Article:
Federal Steam Navigation Co. Ltd. v.
Department of Trade meant 'and'). Determination
and Industry ('or'
of whether a
defense has been made out could also involve direct judicial decision on the weight to be placed upon environmental preservation. Under the Clean Air Act 1964 of Jamaica, for example, it is a defense to prove the use of ‘best practicable means’ to prevent emissions from industrial works. ‘Best practicable means’ is expressly defined to require consideration of local conditions and circumstances, financial implications, and the current state of tech- nical knowledge. The ultimate decision, then, will involve arbitration of the appropri- ate balance to be struck between econom- ic and environmental factors. The judge is thereby legislatively drawn into deciding upon the economy vs. environment debate.
Penalties Another obvious example of wiggle
room for the exercise of judicial discretion arises in relation to the determination of appropriate penalties, given that there are no mandatory sentences for environmental offences. A recurrent criticism of Caribbean environmental law has been that the penal- ties for infractions are not severe enough to serve any deterrent effect. When fines were legislated in the early environmental statutes, no consideration appears to have been given to factors such as cost recov- ery, market value, or environmental rehabil- itation. Nor were mechanisms included for upward revision in the context of increased scientific appreciation of environmental harm or (more dramatically in some coun- tries) fluctuations in currency valuations.
These are matters that a judge can do little about. But there has been the fur- ther observation that first offences normally attract the most minimal fine possible, and although available under most environmen- tal legislation, imposition of a custodial sen-
tence is virtually unheard of. A recent Magisterial decision in Barbados made headline news as the first time that anyone had been convicted for illegal dumping. The sentence was a reprimand and dis- charge.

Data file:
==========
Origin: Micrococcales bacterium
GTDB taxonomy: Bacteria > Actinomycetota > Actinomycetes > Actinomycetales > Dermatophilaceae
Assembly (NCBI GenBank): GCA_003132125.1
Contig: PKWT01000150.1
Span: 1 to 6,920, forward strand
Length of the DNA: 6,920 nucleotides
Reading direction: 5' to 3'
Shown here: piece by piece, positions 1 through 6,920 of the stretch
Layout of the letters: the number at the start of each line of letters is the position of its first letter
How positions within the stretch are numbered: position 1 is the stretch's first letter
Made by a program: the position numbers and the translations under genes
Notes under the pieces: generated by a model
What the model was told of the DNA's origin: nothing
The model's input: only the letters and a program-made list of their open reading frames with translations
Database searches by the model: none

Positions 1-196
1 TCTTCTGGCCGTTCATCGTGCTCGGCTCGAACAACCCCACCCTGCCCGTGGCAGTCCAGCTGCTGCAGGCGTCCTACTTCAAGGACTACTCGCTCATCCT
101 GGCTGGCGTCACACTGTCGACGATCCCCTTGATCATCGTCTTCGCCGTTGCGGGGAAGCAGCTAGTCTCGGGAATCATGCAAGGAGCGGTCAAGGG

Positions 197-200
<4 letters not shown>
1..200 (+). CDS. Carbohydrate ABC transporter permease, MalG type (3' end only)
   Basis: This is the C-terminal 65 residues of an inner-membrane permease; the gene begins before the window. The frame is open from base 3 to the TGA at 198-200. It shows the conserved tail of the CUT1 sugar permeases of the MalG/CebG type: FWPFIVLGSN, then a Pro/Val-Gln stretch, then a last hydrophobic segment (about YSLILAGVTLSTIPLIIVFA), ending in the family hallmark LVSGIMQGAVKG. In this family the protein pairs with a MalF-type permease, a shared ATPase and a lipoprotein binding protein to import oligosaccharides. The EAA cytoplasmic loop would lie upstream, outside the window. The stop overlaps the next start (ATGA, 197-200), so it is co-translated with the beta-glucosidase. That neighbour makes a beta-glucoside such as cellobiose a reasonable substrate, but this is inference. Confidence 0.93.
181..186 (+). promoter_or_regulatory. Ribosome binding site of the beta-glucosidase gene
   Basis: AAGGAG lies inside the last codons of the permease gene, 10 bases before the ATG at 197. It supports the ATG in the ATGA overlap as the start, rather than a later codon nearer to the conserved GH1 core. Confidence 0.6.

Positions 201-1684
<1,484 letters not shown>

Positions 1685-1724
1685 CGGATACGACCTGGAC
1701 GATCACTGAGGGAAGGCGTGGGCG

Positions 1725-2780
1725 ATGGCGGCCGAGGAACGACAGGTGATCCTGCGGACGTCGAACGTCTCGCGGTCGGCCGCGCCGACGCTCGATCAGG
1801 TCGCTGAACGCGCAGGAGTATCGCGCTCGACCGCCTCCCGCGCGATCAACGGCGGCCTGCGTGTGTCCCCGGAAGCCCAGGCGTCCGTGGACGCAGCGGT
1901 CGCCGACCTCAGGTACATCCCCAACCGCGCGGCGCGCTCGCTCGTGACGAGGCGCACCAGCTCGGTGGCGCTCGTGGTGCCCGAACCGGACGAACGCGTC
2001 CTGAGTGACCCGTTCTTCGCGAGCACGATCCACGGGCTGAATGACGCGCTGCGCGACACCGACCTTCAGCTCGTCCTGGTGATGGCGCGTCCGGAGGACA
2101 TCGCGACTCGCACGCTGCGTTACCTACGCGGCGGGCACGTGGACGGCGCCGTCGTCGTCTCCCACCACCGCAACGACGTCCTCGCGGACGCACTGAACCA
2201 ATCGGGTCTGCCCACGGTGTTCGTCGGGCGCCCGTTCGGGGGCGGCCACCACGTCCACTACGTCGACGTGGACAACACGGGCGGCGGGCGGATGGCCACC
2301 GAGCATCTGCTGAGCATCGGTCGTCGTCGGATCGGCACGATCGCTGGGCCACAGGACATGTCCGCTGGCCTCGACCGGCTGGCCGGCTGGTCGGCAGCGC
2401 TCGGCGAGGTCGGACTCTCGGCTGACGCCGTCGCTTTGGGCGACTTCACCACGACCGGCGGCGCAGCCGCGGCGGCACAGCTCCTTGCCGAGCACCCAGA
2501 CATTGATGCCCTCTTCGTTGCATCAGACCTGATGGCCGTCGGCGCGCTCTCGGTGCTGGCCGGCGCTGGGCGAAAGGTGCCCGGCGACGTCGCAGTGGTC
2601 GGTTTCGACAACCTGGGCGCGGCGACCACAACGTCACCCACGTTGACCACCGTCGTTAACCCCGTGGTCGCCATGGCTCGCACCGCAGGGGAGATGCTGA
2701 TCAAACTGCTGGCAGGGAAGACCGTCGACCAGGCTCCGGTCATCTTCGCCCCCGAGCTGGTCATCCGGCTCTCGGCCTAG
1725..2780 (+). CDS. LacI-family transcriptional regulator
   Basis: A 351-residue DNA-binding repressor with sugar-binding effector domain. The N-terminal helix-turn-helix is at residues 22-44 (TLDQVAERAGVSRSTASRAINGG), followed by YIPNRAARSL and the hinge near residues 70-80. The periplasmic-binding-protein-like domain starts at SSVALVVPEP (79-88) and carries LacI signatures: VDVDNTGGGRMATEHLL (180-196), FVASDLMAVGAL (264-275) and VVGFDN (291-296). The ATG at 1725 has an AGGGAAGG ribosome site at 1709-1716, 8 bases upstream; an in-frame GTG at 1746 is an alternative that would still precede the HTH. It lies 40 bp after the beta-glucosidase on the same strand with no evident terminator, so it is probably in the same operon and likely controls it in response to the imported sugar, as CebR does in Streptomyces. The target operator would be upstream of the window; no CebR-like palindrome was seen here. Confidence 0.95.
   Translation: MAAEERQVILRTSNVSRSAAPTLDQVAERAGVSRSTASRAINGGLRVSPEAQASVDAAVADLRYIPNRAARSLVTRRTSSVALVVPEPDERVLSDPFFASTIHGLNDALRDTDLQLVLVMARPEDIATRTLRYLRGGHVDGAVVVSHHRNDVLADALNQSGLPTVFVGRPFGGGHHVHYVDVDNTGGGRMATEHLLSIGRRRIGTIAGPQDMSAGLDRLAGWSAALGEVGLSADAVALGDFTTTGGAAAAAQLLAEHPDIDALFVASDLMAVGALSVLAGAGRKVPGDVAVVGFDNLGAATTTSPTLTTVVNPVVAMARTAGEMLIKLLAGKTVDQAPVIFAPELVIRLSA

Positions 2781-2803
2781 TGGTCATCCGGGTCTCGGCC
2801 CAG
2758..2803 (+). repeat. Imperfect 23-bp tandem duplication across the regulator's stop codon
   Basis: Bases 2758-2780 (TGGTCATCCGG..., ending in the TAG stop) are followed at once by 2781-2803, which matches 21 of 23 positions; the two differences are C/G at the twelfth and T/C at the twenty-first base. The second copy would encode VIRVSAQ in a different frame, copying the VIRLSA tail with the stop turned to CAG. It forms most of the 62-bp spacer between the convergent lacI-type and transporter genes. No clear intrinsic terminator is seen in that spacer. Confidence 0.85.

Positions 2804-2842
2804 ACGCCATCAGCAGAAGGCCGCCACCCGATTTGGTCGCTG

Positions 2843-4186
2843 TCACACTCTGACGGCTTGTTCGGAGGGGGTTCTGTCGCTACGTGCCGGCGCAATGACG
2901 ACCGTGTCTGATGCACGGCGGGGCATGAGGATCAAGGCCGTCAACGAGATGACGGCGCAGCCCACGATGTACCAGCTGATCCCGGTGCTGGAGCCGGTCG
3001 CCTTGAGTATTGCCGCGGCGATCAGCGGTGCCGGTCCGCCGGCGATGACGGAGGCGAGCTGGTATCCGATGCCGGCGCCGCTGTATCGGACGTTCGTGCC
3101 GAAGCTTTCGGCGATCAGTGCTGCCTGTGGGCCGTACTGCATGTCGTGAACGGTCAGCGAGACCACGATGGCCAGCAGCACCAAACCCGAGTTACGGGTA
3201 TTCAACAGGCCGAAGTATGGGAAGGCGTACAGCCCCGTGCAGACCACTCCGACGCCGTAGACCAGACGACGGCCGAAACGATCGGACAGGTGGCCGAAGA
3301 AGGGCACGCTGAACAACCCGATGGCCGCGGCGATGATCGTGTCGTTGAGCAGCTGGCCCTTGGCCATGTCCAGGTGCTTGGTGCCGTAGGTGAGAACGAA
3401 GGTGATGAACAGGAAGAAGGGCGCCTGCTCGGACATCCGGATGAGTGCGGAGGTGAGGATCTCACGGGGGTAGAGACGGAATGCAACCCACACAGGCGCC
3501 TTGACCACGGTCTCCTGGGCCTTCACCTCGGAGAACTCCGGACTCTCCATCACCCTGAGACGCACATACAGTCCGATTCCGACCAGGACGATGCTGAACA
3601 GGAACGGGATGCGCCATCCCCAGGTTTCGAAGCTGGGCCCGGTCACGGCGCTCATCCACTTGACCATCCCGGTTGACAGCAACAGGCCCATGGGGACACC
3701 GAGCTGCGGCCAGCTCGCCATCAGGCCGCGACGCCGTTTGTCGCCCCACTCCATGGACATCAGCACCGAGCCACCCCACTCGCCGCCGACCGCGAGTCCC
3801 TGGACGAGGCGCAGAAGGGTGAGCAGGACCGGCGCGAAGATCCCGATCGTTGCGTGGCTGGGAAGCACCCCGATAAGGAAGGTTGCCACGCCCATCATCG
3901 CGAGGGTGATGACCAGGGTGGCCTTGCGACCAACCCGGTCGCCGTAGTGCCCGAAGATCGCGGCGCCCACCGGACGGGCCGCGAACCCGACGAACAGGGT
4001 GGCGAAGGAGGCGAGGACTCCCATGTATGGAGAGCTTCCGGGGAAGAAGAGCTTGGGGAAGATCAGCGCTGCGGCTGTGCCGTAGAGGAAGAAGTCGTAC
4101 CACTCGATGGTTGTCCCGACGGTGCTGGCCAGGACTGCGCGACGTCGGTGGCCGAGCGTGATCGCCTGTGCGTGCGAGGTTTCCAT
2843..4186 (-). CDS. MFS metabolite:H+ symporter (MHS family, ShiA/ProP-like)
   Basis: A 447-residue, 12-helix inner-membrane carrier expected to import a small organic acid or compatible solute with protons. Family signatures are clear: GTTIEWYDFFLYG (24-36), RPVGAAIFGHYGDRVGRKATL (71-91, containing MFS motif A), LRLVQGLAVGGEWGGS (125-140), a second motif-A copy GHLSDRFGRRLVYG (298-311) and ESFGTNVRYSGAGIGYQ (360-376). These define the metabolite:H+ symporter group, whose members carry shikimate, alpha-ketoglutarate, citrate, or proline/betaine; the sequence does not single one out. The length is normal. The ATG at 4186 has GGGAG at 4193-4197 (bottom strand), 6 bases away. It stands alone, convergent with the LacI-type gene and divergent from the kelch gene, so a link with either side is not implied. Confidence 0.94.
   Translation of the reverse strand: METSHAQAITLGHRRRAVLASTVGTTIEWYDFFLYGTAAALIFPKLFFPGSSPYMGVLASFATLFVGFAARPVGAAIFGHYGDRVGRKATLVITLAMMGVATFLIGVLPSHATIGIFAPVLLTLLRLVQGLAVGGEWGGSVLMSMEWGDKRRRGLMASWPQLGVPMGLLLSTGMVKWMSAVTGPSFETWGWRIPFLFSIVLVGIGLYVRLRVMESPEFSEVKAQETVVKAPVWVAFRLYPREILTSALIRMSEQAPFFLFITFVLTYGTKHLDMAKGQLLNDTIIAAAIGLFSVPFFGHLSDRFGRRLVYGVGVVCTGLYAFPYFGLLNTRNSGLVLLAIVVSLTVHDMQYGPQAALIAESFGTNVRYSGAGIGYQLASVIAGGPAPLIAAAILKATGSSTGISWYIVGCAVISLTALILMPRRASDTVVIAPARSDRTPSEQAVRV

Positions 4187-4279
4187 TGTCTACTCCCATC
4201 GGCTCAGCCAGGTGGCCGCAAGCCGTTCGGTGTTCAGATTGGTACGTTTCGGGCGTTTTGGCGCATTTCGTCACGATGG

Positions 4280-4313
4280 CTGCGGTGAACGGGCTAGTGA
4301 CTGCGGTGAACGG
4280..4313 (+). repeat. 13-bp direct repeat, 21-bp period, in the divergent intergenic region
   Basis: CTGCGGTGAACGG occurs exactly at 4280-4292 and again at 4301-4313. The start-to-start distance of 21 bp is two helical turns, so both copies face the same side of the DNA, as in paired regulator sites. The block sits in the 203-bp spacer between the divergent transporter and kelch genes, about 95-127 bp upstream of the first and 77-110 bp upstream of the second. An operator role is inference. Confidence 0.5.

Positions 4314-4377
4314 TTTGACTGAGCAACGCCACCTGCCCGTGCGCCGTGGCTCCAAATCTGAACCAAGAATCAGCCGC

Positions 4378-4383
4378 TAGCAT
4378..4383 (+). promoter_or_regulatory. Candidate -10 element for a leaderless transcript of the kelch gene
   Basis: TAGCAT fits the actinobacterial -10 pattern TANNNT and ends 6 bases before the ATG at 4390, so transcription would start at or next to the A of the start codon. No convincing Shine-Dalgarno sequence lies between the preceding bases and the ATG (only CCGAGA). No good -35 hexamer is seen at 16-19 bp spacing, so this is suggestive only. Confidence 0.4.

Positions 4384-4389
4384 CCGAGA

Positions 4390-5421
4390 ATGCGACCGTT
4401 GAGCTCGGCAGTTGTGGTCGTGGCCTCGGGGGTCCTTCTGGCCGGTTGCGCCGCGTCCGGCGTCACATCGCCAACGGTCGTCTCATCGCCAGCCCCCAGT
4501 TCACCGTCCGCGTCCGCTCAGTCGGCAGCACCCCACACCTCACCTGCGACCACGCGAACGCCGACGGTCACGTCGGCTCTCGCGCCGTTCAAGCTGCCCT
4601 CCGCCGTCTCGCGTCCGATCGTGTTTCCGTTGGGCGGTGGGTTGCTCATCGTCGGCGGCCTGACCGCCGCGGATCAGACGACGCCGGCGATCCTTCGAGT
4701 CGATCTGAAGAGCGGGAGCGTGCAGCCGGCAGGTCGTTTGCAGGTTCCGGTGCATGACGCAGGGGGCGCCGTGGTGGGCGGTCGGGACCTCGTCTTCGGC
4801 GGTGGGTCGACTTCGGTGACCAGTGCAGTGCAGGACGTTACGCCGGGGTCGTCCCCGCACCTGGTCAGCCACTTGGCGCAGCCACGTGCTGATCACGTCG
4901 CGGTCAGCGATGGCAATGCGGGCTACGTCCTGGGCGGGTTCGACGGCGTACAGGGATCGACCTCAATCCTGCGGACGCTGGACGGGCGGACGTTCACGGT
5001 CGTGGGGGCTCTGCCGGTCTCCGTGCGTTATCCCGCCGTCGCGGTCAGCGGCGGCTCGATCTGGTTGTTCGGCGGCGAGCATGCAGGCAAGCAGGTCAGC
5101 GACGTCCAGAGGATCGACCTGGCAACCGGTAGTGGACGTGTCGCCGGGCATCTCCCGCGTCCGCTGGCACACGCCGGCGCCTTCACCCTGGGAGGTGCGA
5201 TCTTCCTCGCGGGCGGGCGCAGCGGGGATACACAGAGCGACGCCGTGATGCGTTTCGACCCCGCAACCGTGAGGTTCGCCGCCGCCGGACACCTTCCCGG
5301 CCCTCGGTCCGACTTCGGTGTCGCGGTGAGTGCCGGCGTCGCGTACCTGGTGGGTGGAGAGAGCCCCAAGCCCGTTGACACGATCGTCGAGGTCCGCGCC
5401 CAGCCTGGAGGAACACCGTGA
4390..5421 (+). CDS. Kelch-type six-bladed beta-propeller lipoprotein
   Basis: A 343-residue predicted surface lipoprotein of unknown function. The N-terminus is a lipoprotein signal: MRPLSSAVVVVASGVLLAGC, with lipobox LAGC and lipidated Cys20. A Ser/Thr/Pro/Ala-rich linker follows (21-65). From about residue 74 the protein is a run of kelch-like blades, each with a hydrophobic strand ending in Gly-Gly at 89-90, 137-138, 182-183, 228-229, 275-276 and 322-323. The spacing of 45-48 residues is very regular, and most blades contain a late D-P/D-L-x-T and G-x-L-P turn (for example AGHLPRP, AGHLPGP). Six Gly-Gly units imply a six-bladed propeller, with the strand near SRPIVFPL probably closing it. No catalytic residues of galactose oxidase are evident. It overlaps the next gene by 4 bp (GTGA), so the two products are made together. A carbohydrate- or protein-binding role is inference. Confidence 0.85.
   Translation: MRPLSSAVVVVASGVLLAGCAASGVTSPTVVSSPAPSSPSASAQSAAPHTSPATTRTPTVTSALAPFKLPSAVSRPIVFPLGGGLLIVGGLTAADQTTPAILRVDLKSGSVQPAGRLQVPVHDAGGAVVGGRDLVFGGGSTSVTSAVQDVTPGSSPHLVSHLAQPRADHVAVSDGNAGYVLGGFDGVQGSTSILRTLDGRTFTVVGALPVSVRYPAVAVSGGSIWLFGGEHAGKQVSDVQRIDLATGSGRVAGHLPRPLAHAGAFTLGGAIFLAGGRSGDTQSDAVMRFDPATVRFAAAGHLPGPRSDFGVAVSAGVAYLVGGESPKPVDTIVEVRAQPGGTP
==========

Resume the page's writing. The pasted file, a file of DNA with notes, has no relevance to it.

In accordance with increasing trend of placing greater judicial weight upon environmental protection, sentencing policy might benefit from review.
Where relevant evidence is avail- able, from the administrative body or else- where, the size of the fine might be linked to the extent of environmental harm. Already, recent statutes have markedly increased the maximum fines that may be imposed; under the Coastal Zone Management Act 1998 of Barbados, the equivalent of US$200,000 might be inflicted.
Imprisonment Traditionally, imprisonment was not
imposed for environmental offences because such offences were thought not to be crimes in the strict sense of the word. Environmental offences were considered morally ambiguous because the activity causing the offence was often undertaken pursuant to socially productive activities that employ persons and contributed to the national economy. The social utility of the activity made courts reluctant to impose sentences of imprisonment.
This attitude remains and imprison- ment is, rightly - many commentators would agree - reserved for the most egregious of environmental offences or where the accused acted willfully in contempt of court. So, in The Barbuda Council v. The Attorney-General (Antigua & Barbuda) et al, the court imposed a sentence of impris- onment on a Minister of Government who had authorized mining of sand in defiance of injunction imposed by the Court. The Minister escaped having to do the jail time